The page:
OBOR is a top-level priority of foreign relations designed in a collaboration of the current Chinese government and long-term strategic planning. In this sense, the politics, diplomatic responses, and the legal instruments and so forth employed in resolving the South China Sea issue should all be serving OBOR. For the time being, SCS issue is in a relatively peaceful period. However, it is nonetheless a major concern to the regional security and stability, is a tool in the United States' "regional re-balancing strategy," and also affects the implementation of OBOR (especially the Maritime Silk Road) in the ASEAN countries, particularly the ASEAN claimants. For this reason, China's South China Sea policy should steer from pursuing a unilateral win to a multilateral win, and should attempt to bring forth a multilateral winning plan by taking the lead in the problem solving process. The next few years are a good window of time for China to establish a new South China Sea policy. 

2. How can a balance be struck between building a regional strategic support belt and safeguarding the sovereignty and maritime rights of SCS?

It is not rare to find that the rise of a country causes security concerns to increase among its neighboring countries. In this process, gaining their favor is a necessary task. In order to achieve this, the rising country has to lessen its neighboring countries' security concerns and build up their trust. Whilst China's exercise in self-restraint is largely overlooked, the outside world is mainly focused on China's moves in safeguarding its rights, and tends to describe these moves as "assertive." To "force China to clarify its SCS claim" has already become one of the priorities of the United States' SCS strategy, and this has won numerous supports from a number of ASEAN countries.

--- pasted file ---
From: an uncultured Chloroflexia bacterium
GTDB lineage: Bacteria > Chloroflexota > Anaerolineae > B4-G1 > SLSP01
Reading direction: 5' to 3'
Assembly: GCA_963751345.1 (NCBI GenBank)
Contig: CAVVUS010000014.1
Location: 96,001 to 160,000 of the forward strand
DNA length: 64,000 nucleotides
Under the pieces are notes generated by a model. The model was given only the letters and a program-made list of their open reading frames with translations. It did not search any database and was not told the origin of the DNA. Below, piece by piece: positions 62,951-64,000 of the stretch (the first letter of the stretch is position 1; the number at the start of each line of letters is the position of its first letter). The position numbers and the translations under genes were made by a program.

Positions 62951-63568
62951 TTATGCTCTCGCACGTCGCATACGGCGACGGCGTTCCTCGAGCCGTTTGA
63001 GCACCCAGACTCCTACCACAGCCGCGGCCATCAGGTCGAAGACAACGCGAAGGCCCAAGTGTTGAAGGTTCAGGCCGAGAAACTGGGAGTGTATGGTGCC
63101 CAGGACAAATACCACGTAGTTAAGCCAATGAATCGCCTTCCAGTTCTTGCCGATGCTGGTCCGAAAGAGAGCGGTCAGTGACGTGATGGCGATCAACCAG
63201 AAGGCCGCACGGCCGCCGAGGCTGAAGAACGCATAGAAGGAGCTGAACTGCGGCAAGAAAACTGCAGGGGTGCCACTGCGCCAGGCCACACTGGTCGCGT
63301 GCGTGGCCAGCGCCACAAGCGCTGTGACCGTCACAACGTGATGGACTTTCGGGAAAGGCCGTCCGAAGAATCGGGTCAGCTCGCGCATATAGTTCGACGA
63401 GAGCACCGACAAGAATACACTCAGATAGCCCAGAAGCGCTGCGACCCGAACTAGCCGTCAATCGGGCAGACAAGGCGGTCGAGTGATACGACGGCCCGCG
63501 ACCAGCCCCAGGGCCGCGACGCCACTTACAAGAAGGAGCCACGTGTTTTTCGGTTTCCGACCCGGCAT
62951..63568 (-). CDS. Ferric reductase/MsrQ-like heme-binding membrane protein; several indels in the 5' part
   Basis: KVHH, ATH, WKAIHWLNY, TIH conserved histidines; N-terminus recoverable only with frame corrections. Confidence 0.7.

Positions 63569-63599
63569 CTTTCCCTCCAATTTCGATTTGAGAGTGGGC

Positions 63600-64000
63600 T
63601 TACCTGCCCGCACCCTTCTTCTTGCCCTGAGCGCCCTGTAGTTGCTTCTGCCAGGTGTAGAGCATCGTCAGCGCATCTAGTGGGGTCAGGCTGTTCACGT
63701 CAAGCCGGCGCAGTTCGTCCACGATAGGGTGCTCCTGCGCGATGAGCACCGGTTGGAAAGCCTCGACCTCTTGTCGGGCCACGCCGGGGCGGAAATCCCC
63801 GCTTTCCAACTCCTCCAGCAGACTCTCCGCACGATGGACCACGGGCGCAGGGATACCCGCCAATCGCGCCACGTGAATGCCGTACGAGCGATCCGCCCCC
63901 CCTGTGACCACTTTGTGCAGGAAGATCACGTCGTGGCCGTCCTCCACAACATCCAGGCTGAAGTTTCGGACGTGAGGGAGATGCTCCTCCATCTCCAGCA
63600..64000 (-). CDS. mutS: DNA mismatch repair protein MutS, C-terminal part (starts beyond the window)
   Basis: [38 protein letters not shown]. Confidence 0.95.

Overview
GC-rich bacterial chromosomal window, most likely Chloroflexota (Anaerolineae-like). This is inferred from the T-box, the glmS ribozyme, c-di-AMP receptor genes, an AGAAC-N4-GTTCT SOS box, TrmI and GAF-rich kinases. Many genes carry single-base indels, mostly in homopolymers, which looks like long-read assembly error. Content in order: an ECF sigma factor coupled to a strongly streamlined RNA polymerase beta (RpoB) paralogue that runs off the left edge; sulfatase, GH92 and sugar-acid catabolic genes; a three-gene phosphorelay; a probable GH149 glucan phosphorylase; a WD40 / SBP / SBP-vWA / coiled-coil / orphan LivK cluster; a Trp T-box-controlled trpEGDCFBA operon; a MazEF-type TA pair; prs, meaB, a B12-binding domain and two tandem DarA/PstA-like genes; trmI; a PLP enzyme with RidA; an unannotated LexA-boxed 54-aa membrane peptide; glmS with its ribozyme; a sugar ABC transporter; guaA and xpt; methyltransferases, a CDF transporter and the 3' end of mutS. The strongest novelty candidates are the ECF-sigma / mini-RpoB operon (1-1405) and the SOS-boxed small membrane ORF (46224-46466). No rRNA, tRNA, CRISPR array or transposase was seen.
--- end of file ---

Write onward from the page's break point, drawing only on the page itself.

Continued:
As China is the largest coastal country along SCS, other claimants are no match for China’s capacity to resolve the South China Sea issue by force. If China could facilitate a multilateral winning plan that not only satisfies its own interests, but also takes into consideration those of the other claimants' concerns, then the security concerns of ASEAN countries, especially the ASEAN claimants will be much decreased and should consequently lessen their security reliance on other countries outside the region. This could also cause other neighboring countries to increase their trust in China.

3. How can the government consider both its global maritime interests and its interests in the South China Sea?

Overseas interest is quickly expanding, maritime interest is rapidly increasing, and a great “blue water navy” is in the making. But China's rise to a becoming a global power cannot be completed without the support of its maritime rights and interests. China's maritime claims should maximise its interests not only in coastal waters but also in global waters. Hence, China's maritime claims have to be universally applicable, so as to make China one of the main builders and leaders of the global maritime management regime and to provide the country with space to successfully maximise its maritime interests in global waters.

4. How is it possible to coordinate the maritime claims of the East China Sea, the South China Sea and the Yellow Sea, and use the South China Sea issue to support to the settlement of the Taiwan?

At present, China's maritime claims have not been made clear enough to the world. In regard to the Yellow Sea, China stresses international law, especially the equity principle. In the East China Sea, China continues its advocacy of UNCLOS and places emphasis on the principle of natural extension of the continental shelf. In respect to SCS, China focuses on the application of both international law and historical rights of ownership.

A more realistic approach should guide the direction of China's new maritime policy: have the Yellow Sea claim based on the adjusted medium line, the East China Sea claim based on the combination of the medium line and the continental shelf, and the South China Sea claim based on international law and a clarified historic rights claim.